Now, back to Tuesday: there was a huge fire twelve miles from our home. We live in a desert, where it is always windy, where it never rains, surrounded by massive mountain ranges, and we see fires about this time (almost) every year. But this fire felt different. Ash rained like snow on our roof and in our pool. The air for three days, especially when the wind picked up, was horrid. The evacuation area ended one street over from my neighborhood, and my husband was unable to come home the first night because the only major freeway was through the fire area.
|From our location, hours after the Blue Cut Fire began|
The firefighters said this fire burned so quickly, as they had never dealt with before. For two days, we were on pins and needles, especially after we could actually see the red flames coming up over the ridge, on our drive home from the park. The kids asked a lot of question to reassure themselves that we were ok. I was not even sure I wanted to go to sleep that first night. My husband did get home the next day, after driving an alternate route, and he stayed home from work the following day because the freeway had not opened yet.
|At sunset, the first day (the sun is a little red dot at far right)|
Friday there was 25% containment, and my husband was able to go back to work. The sky was not so smokey, and there was not a hint of smoke in our neighborhood. Everything in our home was back to normal.
Case n point: during our art project today, my kids started fighting over borrowing and sharing a pencil. I usually side with the person whose property is in question, and I allow them to choose whether to share. I never like to be the socialist/communist government that tells the owner what to do with her property, and let the individual deal with the ramifications of being stingy and selfish.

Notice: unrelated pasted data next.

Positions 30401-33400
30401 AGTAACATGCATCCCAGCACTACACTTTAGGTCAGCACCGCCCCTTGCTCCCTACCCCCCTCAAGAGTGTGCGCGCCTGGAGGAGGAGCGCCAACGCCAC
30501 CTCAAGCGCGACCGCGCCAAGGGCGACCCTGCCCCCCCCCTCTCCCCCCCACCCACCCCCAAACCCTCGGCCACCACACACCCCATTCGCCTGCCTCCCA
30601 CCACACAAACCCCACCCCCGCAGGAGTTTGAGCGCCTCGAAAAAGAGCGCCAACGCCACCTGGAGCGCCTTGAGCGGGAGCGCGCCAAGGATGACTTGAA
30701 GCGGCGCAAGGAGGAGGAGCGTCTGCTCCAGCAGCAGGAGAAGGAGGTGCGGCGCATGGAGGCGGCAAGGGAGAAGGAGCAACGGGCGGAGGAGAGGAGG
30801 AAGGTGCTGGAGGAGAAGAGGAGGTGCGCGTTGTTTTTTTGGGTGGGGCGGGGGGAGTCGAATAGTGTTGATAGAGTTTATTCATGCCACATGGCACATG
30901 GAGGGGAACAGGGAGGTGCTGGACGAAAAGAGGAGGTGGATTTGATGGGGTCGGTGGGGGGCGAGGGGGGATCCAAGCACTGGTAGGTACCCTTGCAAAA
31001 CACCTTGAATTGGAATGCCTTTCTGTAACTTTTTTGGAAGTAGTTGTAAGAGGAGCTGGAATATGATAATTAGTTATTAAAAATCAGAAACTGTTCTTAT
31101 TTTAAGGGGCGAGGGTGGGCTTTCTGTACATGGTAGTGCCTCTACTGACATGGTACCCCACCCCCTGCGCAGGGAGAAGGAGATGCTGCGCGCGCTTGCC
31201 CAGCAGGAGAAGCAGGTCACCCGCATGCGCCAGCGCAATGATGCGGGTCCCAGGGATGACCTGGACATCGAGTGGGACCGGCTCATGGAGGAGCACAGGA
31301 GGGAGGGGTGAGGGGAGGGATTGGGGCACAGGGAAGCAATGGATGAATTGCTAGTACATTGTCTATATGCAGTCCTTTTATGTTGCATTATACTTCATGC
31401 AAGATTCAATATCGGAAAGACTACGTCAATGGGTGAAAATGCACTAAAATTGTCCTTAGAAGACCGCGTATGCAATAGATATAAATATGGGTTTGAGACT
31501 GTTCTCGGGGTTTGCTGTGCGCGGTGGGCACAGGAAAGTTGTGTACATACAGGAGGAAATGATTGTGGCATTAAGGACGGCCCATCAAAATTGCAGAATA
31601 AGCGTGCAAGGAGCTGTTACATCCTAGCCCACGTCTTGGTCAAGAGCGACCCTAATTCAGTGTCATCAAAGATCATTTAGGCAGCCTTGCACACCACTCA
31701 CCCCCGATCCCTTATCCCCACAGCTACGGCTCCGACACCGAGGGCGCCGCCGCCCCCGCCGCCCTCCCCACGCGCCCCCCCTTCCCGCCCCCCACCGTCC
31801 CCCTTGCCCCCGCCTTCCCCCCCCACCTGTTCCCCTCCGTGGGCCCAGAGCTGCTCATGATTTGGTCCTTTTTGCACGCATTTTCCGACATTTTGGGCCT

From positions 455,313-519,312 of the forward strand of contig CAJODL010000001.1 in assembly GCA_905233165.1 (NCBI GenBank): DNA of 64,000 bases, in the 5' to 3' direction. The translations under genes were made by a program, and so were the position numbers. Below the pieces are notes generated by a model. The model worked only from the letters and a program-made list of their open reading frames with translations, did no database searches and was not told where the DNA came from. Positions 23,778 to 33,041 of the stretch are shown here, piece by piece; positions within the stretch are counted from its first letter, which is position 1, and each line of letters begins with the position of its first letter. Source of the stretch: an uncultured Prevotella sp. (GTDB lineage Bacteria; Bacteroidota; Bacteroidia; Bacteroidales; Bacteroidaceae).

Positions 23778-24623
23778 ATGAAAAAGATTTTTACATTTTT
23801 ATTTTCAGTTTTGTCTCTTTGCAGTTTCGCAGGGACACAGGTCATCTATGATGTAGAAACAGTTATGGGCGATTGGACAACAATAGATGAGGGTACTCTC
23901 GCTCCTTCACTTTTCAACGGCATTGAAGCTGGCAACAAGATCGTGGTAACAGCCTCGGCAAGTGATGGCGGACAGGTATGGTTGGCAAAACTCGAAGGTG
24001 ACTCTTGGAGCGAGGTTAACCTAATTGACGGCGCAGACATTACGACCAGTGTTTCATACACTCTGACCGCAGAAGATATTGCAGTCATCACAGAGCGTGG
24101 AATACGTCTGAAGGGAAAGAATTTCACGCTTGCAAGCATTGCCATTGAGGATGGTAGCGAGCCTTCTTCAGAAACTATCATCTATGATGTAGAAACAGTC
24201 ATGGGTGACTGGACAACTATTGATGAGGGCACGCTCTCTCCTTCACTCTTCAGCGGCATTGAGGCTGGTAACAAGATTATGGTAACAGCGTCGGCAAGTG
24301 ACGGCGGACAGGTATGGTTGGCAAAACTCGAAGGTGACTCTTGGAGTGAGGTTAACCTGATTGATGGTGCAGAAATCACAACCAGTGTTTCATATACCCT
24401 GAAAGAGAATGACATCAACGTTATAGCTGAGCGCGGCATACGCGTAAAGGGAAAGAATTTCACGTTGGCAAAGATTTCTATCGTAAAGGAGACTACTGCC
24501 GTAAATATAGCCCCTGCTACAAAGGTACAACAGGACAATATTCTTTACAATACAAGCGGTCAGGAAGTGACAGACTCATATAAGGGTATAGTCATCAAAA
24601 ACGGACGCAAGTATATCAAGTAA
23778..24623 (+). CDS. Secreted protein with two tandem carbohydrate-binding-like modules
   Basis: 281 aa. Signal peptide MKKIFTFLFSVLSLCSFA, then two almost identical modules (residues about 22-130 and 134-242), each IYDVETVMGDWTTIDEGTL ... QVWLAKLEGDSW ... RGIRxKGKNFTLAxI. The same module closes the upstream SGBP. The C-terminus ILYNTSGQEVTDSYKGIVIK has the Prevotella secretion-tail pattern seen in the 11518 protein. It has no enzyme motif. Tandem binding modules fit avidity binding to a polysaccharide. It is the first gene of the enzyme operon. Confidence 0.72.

However, then I thought: nothing we have is ours because it has all been given to us, by God. Even my husband who works to earn his income knows his income is from God. What we have, we have to share with others. I thought about the families who lost their homes and property and maybe even their animals in this recent fire, and here my seven-year old is protesting because her brother "borrowed" her pencil without asking (which I still agree he should ask FIRST). But we should always be WILLING to lend or even give what we have, even if it means we may not get it back or have it returned in the same condition. God will always provide. And so if my seven-year old is sure that she will not receive her pencil in the same condition, God will provide for her another pencil that works. (In fact, we do have about a hundred pencils in this house.)
Yes, I lectured Friday about sharing and giving willingly from our hearts. And I shared with them that if they cannot have this attitude, then I must insist on what they do with their property: share it or give it. I still believe in the respect of property, but I cannot approve of hoarding and being selfish and greedy. I am not being North Korea, but rather stepping in when one does not use good judgment or is sinning because she does not want to share or give up what she has been freely given.
So many people have lost much, as they return to their properties in the burned out areas. So many will have to start over, but many will be able to rebuild their lives because others will willingly share and give what they have, and more.
This isn't a fire; it's a stupid pencil. And if my kids cannot see how minor this, then I have to intervene and tell them how to do it right.
And that was our first week's most important lesson (for me).
|Four days later: 96 homes lost|